“The thing is, nobody here in Guatemala really knew McDonald’s when we started,” she said, “so they didn’t know what a Big Mac was. And because they really didn’t understand the name of the sandwiches, you would see a boy trying to finish a Big Mac. So I thought there should be a smaller meal, for a parent to order that a child could finish.”
She said she never asked Oak Brook executives for permission to create Ronald’s Menu, but in 1977, at a McDonald’s marketing conference in Chicago, she presented them with her idea. Bernstein said he began hearing only recently about Yolanda. He doesn’t doubt her — again, the idea was in the air — but he insists he invented the Happy Meal as we know it.
At first those toys were underwhelming plastic shrugs.
But as McDonald’s partnered with companies such as Disney and Mattel, the quality of the toys improved, and as the ads warned with any given promotion, kids had a “limited time” to collect ‘em all. By the 30th anniversary of the Happy Meal in 2009, fast food chains told the FTC that they were spending $341 million on the toys in its kids meals, which was more than half the total they spent marketing to children.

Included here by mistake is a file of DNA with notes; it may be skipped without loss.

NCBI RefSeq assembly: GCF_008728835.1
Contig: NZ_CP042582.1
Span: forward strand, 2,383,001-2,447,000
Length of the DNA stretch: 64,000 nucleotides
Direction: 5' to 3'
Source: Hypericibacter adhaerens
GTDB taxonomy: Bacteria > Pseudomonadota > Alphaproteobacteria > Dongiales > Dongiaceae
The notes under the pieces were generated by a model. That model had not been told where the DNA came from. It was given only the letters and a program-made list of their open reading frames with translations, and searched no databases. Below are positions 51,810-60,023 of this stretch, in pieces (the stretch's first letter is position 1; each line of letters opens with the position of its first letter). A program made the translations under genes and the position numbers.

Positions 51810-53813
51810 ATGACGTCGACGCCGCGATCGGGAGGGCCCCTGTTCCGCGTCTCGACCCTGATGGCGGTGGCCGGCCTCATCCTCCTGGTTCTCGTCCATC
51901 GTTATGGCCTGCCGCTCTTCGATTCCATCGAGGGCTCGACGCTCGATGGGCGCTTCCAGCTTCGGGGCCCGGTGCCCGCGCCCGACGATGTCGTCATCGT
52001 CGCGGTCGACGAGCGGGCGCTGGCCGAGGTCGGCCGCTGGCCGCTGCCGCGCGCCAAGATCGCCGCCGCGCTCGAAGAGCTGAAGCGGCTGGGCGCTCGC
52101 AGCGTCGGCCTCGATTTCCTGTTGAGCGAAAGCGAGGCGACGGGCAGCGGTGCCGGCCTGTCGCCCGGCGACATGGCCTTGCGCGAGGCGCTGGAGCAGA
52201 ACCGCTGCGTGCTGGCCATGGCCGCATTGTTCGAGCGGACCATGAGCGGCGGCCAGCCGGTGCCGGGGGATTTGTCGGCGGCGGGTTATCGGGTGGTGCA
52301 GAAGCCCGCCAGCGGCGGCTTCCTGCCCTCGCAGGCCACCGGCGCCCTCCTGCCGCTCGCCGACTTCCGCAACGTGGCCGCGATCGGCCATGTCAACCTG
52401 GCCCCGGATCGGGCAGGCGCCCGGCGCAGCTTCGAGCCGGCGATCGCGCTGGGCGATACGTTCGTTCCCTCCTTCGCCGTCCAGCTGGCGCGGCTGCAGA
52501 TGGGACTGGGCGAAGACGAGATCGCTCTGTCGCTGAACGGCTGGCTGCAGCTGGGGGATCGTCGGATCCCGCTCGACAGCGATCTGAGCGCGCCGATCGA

And so, by the early 1990s, there were so many Happy Meal toys, it fueled a McDonald’s Collectors Club, founded outside Toledo, Ohio, by Linda Gegorski a now-retied biology teacher and health inspector.
“For 20 years we held conventions,” she said, “and people came with toys McDonald’s only distributed regionally, which meant that you had rarities.”
A collectors market grew. Collectors became friends with toy designers, traded Happy Meal prototypes.
“But the boxes were worth more than the toys,” said Mike Fountaine, a retired McDonald’s franchise owner in Pennsylvania who amassed a 75,000-piece collection, including “90 percent” of all Happy Meals. “The boxes ended up in the trash, so boxes became rarer.”
Today’s Happy Meal features its nutritional standards. There’s no cheeseburger option. The fries are even smaller than a normal order of small fries. And instead of a cookie or a molten-hot apple pie, there’s a choice of apple slices or yogurt.
But rest assured, if you haven’t bought a Happy Meal in years, there is still a toy inside.